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Time travel

Pick up a favorite childhood book. Look through its pages. Does it bring back memories?

I recently read through one, a Tintin comic. Pictures and expressions of the Belgian reporter took me back to my bed three decades ago, where I lay curled up reading one story after another.

Memories are the only time travel we may ever know, and an old book is my favorite vehicle.


The perfect move

My hands are clasped below my chin. My eyes rest on a board of squares.
The Black knight sweeps in imaginary arcs. I extend a finger to position him near White’s castle. “Check,” I say and my opponent sighs.

Whispers and murmurs pass through the crowd.

The 14-year-old boy opposite me tips his king.

I extend my hand for a shake, then walk away. Our only connection, the last four hours spent locked in battle.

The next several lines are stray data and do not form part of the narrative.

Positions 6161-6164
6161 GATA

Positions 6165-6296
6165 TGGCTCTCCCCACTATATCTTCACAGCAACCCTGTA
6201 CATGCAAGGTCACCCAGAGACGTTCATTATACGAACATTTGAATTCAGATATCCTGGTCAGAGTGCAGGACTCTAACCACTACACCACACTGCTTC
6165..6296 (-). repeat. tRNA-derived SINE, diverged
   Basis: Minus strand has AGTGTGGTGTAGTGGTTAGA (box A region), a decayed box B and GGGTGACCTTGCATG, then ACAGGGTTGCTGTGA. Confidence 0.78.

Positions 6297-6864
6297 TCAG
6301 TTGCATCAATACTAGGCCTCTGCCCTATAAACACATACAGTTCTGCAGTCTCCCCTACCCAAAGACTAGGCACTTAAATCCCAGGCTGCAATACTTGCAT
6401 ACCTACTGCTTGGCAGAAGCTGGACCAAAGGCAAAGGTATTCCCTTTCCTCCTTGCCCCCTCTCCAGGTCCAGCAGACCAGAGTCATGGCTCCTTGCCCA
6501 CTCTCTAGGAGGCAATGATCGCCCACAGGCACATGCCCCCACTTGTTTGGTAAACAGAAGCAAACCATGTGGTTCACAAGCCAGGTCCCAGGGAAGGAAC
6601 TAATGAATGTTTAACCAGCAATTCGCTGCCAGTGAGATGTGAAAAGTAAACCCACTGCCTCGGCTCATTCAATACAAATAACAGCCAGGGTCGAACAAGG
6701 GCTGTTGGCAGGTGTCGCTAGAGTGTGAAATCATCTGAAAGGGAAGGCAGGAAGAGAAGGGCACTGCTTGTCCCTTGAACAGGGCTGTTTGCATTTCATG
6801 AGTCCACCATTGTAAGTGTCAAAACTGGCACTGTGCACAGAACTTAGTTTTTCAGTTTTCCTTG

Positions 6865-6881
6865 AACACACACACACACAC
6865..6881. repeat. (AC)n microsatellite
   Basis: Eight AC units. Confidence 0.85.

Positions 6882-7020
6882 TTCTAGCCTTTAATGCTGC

The Art of Nonfiction

On several mornings of April 2019, I hit the play button on my Audible app and backed out of my driveway. What was I listening to? The Art of Nonfiction by Ayn Rand.

Based on a series of her lectures, this book covers the key structural and thematic aspects of a good article. As I turned onto the Stone Mountain highway, a nugget of her wisdom hit my ears. As I passed an exit, I learned about how to separate the creative and editing steps.

As I walked into office that week, fresh from listening to this book, my mind was conditioned to be articulate and to the point. A perfect start to my day.

A monumental effort

In 1913, an English man named Harold Murray completed an extraordinary undertaking. He published the mammoth ‘A History of Chess.’ Tracing the growth of the game through the centuries, across languages and continents, Murray created what is regarded by many as the most comprehensive overview of the origin of chess.

Yet, not everything is known…

When this thick book arrived at my doorstep on a winter afternoon, I carried it off to my study.

The thought that occurred to me that day has never left me…